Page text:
Mann, M. (Director). (1999). The Insider [Motion picture]. Touchstone Home Video :.
“Since when has the paragon of investigative journalism allowed lawyers to determine the news content on 60 Minutes” (Lowell The Insider)
In The Insider Jeffrey Wigand is recruited by Lowell Bergman to give the “inside scoop” on a tobacco company called Brown and Williamson. Wigand was the VP of Research Development at Brown and Williamson, and was fired (allegedly, or in his opinion) for his questioning and inquiries into the chemical usage that was making nicotine more addictive. At this time, it was just the beginning of knowledge being released to the public about the dangers of nicotine. Wigand was being targeted for his story, because of the Tobacco Master Settlement Agreement in which heads of corporations denied their knowledge that not only was nicotine an addictive substance, but that they were putting funding into developing formulas with different chemicals to increase the effectiveness of nicotine in cigarettes.
What occurs once Lowell begin to target Wigand for his story, is a series of events that boil down to PR strategies by Brown and Williamson to prevent this story from making it’s way into mainstream media. The extent that B & W goes to, shows how important it is to their brand to stay intact, and the impact Wigand’s information would have on their corporation.
B & W at this point, had maintained some level of a positive identity even after the Tobacco Master Settlement Agreement and were trying to keep it that way. The job of a public relations sector for a corporation such as this, is to keep customers trusting, liking and ultimately buying their product. They work to create and maintain a persona to the general public and their potential and current customers in order to keep those people purchasing their product over another company’s. As shown in the film, some companies not only have the financial means to go to extreme lengths, but need to in order to protect their brand because some information could damage an entire industry to the point of no return. In Baran, he breaks down public relations like this; “Public relations has terrible public relations. We dismiss information as “just PR.” Public relations professionals are frequently equated with snake oil salespeople, hucksters, and other willful deceivers. They are referred to both inside and outside the media industries as flacks. Yet virtually every organization and institution-big and small, public and private, for non-profit and volunteer-uses public relations as a regular part of its operation.” (Baran, 265) As Baran phrases it, we view this sector as a necessity of the commercialism but criticize its tactics and purpose. As we examine this film closely, one could extract the idea that PR has been Wigand’s safety net, turned into his nightmare over the course of a few days. When he worked for Brown and Williamson, PR was what kept his job relevant, and paying him each week to care for his family. However, once Wigand leave B & W, PR becomes his worst enemy, because he has become their’s. He becomes their target, because he could damage their reputation severely if his story is shared with the public which would result in a PR department needing to reverse these effects in order to maintain profits, which typically go hand-in-hand with a positive identity.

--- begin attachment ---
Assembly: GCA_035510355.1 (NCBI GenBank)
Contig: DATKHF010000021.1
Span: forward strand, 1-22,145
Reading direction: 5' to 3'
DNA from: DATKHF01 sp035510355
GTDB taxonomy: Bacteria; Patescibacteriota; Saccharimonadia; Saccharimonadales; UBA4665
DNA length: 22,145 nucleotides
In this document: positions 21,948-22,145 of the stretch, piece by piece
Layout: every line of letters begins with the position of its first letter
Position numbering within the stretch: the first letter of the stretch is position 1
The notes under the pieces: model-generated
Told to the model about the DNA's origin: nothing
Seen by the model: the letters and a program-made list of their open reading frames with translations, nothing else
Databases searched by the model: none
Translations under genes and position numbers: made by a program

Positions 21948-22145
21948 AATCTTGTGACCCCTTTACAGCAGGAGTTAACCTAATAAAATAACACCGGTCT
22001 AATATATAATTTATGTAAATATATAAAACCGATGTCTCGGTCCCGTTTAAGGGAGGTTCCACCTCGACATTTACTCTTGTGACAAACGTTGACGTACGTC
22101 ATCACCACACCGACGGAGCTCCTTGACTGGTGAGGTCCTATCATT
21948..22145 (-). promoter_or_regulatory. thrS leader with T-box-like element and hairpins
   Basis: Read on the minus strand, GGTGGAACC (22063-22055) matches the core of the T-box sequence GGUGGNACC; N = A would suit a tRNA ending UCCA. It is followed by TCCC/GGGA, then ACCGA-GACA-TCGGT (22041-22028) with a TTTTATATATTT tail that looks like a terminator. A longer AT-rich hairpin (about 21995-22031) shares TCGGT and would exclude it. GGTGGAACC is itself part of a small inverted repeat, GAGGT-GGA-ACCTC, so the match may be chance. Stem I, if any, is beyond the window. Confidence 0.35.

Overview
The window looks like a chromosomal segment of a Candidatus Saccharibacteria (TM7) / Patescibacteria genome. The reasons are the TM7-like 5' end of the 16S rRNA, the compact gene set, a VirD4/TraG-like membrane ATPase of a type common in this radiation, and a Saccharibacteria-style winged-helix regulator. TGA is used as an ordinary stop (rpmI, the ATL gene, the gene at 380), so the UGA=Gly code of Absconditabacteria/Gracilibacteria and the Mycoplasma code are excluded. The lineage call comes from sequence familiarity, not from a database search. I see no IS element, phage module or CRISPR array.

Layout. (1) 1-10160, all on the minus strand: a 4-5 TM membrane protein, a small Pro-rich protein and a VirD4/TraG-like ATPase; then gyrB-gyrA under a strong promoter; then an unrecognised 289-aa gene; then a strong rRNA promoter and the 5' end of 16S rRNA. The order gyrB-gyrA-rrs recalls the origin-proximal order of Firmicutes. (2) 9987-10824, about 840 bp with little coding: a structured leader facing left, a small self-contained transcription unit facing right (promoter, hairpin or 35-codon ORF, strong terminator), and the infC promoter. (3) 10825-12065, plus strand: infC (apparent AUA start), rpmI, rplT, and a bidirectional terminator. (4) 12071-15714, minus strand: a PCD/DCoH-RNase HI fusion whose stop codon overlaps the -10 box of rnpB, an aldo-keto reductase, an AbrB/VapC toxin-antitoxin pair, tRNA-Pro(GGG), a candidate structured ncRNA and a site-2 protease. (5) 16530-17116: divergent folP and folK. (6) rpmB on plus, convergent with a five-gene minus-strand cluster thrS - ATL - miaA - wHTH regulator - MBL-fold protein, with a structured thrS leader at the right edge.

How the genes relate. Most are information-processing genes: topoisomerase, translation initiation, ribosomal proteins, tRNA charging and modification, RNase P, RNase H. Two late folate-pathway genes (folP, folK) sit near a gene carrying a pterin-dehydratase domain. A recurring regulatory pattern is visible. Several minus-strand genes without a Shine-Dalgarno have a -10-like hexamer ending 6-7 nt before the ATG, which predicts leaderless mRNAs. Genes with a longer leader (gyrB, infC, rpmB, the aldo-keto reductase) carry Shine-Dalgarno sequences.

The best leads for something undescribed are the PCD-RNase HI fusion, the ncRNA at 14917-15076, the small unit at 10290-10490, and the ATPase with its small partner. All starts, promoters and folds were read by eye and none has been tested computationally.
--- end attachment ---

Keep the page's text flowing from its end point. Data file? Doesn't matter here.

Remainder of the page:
Although PR has a (relatively) positive connotation, in the case of the film, one could wonder where the line is drawn when it comes to how far a PR can go, before it’s gone to the point where lives are ruined or at risk, and journalistic integrity is compromised to the point where anchors producers and networks become at odds with maintaining monetary success, and remaining true to their job as news distributers. At the end of the film, B & W went to the extreme measure of essentially threatening CBS’s stock if they ran the story by Wigand. Although they were trying to maintain a positive public presence, it came at the cost of this man’s life as he knew it, just to share information with the public that was imperative to the general population’s health and well-being. Where is the line, and do people like Wigand lose all privilege of safety and security when he goes against a confidentiality agreement for the “good of the public?” That would be where media ethics and the social responsibility come into play. Both topics dealing with this ethical dilemma presented throughout the film, and cause problems for Wigand, Lowell and 60 Minutes. It is difficult, just as it is for the characters in this film, to decide what is right and what is wrong for themselves as individuals, as members of a new corporation and citizens of the United States. It is challenging to remember each of one’s different roles when making ethical choices because what may be good for one person’s life, may be detrimental to another’s. It is in the hand’s of journalists and those in news and broadcasting to rise above the industrial control so prevalent in the U.S.